Review Summary: A beautiful album with countless layers of emotional depth.
In the United States black metal scene there is a band that formed in 2003 that hail from Olympia, Washington. They refuse the typical aesthetics of traditional black metal such as satanic lyrics and imagery for shock value as well as the corpse paint used by many second-wave artists within the genre. They have a raw and earthy feel to their music which thrives off of their many interesting influences.
They are Wolves in the Throne Room and they consist mainly of the brothers Aaron and Nathan Weaver.
Their first full length, “Diadem of 12 Stars”, was released in 2006 on Vendlus Records and re-released on Greg Andersons Southern Lords Records on vinyl. It is a 60 minute journey into the soundscapes created to reflect the image of the beautiful nature that thrives in the Pacific Northwest region they call home. They grace us with four tracks on their debut, three of which average 13 minutes in length and the closing track running on for 20 minutes.
It all begins with the opening track "Queen of the Borrowed Light". A tremolo picked lead seemingly off in the distance plays along until drummer Rick Dahlin throws a mid-tempo European blast beat on top of it. The bands ambient influences shine through in the form of a slight hum behind Nathans shrieks giving a majestic feel to his lyrics of nature and serenity. The riff changes are both subtle and seamless while maintaining beauty through simplicity. A solo-esqe lead appears and disappears before they enter a soft folk inspired musical movement accented by an occasional death growl.
Part one of “Face in a Night Time Mirror” opens with a doom riff that turns to sludgy feel until Jamie Myers soothing vocals enter and the tremolo picking ensues. The drumming on this track is more varied and involves more tempo changes and accent pieces before fading out completely to make way for another folk guitar movement. The folk sections are reminiscent of Ulver's 1995 release “Bergtatt - Et eeventyr i 5 capitler” and allow the album to cover more musical ground. The metallic guitar work is showcased well with more unique riffs, including a few more that are doom inspired, and a few more flowing guitar movements. Part two wastes no time and starts blasting away with intensity as one the more powerful doom riffs on the record enters, accompanied by Nathans death growl. His growl gives the feel of old-school death metal vocalists but it usually doesn’t stick around long before the screams return. They dabble in a movement based on a loud / soft exchange before the song slows down progressively until it reaches a drone. The powerful doom riff returns and the song cycles through a long slow tempo increase that highlights some of the records interesting drumming. Both parts collectively give a strong sense of atmosphere and beautiful imagery and bring to mind pieces Burzum created in his era.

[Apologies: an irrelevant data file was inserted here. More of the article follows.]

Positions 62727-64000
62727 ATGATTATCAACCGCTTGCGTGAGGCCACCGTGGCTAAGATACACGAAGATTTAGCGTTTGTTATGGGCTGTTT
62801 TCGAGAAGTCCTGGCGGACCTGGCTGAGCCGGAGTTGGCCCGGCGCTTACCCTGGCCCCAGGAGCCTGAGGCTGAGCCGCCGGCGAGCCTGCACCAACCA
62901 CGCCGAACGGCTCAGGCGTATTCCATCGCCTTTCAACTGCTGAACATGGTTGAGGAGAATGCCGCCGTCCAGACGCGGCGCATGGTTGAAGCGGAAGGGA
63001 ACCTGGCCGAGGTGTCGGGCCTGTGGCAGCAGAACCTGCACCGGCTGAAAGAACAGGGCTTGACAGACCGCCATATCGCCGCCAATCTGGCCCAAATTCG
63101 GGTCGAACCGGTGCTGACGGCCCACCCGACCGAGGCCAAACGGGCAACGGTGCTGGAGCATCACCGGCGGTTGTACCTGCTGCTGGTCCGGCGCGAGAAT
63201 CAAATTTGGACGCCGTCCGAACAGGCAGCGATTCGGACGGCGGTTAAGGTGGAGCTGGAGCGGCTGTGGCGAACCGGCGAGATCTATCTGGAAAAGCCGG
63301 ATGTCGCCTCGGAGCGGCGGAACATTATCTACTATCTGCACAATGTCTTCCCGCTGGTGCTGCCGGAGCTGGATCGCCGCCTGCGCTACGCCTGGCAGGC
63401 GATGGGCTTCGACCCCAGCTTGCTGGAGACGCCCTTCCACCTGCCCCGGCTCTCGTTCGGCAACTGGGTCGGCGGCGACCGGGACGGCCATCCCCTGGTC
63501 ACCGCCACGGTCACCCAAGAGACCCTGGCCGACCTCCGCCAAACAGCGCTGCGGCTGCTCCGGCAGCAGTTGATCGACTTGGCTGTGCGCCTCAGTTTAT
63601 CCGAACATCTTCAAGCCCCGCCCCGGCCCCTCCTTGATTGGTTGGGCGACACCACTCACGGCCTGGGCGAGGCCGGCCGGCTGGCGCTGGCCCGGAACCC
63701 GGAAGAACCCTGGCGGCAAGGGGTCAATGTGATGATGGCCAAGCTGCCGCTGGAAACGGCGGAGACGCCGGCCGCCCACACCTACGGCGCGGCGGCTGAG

The albums 20 minute long epic "(A Shimmering Radiance) Diadem of 12 Stars" showcases excellently all the elements used previously but in a way that is in no way rushed. The song builds ever so slowly and layers thicken until they fade into a minimalist movement using folk guitars and accent pieces, it brings to mind "To Bid You Farewell" from Opeth’s 1995 release “Morningrise”. The song pounds away before a more technical riff emerges, bringing a sense of dread with its heavy overtones. The song enters doom territory once again as the tempo fades into a tribal-esqe beat driven section using the toms more prevalently. More technical riffs shine through driven by interesting drum beats before the band returns to the tremolo picking and shrieks side by side with more female vocals. The album closes out with Jamie Myers vocals and the fuzzy guitars fading away.
Overall this isn’t their magnum opus, but still a masterpiece of powerful and deep atmospheric black metal. It helps define the United States black metal scene in a different way without using the typically depressive lyrics and pseudonyms found amongst their peers. Their influences shine along with their instrumental musicianship to create an album that can be felt along with being heard.